IRDAI has come up with Corona Kavach, but that comes with its pros and cons. It’s an additional policy that you would have to purchase apart from the existing one to cater to covid illness.

The Corona Kavach Policy can be bought for an individual or as a family floater plan, but it can only be availed by persons between the ages of 18 and 65. However, the policy will not cover any other treatment that is unrelated to the present pandemic. The plus point, though, is that the policy covers home treatment without the mandatory hospitalisation criteria. The corona Kavach also covers the cost of sanitisation materials like PPE kits, gloves, masks…

Currently, health care in our country is in crisis.When people struggle to get medication for their friends and family while keeping themselves safe, do they have time and patience to go through the different policies and terms and conditions?

Insurance companies must develop a plan to address the claims due to the ongoing pandemic that’s ravaging our country. The focus should be to ease the burden on the insured person during these challenging times rather than make them run from pillar to post with insurance paperwork. Here is what they can do:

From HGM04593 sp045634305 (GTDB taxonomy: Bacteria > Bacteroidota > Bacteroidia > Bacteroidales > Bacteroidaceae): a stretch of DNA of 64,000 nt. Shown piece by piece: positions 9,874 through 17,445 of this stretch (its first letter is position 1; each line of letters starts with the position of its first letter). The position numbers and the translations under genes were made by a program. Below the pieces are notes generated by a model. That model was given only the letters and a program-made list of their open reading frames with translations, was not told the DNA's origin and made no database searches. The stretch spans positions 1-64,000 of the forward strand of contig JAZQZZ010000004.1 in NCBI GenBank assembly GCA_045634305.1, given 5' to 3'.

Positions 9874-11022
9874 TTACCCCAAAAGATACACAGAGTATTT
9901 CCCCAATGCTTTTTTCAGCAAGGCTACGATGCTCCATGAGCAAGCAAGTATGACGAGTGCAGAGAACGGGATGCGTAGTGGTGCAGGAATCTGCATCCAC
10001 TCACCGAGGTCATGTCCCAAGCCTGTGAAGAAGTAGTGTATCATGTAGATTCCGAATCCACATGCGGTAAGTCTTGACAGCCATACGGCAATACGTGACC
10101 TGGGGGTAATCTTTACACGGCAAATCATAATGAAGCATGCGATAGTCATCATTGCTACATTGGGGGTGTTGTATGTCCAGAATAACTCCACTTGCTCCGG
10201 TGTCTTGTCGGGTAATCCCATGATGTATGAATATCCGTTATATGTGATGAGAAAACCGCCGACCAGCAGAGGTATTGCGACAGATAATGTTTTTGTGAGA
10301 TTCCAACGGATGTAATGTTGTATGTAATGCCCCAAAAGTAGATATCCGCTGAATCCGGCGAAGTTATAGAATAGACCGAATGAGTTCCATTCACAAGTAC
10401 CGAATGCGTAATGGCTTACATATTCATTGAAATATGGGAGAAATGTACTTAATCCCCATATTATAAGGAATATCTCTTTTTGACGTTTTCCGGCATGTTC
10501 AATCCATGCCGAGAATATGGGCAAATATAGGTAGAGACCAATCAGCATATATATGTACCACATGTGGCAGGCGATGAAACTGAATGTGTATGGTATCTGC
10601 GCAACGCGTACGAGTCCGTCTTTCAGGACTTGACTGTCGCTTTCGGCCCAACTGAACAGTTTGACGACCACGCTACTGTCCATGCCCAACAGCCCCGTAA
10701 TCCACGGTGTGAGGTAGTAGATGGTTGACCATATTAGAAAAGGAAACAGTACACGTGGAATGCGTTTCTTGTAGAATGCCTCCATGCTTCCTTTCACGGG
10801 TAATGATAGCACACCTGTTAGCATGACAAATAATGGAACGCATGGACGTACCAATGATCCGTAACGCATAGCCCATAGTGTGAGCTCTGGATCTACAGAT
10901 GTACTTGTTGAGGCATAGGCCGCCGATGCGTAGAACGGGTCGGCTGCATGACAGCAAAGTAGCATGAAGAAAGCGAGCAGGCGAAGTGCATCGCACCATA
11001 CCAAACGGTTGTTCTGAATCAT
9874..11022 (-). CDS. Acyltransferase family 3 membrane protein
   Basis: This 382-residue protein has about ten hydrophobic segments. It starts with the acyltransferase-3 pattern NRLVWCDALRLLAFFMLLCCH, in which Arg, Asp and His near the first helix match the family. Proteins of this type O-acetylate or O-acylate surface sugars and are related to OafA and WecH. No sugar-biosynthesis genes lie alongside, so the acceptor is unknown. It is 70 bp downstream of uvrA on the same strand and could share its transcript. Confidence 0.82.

1. Ensure cashless treatments for covid care by the hospitals.
  2. Take action against hospitals not providing cashless facilities.
  3. Pay for consumables for covid treatment with the existing policies (masks, Gloves, sanitiser, PPE kits, so on )
  4. Come up with a plan to honour the cashless claims and draft a new SLA with the hospitals for existing medical policies.
  5. Reimburse covid hospitalisation entirely.

What has your experience been like? Tell us in the comments. And sign the petition to demand a comphrensive plan to address the insurance crisis.


Leave a comment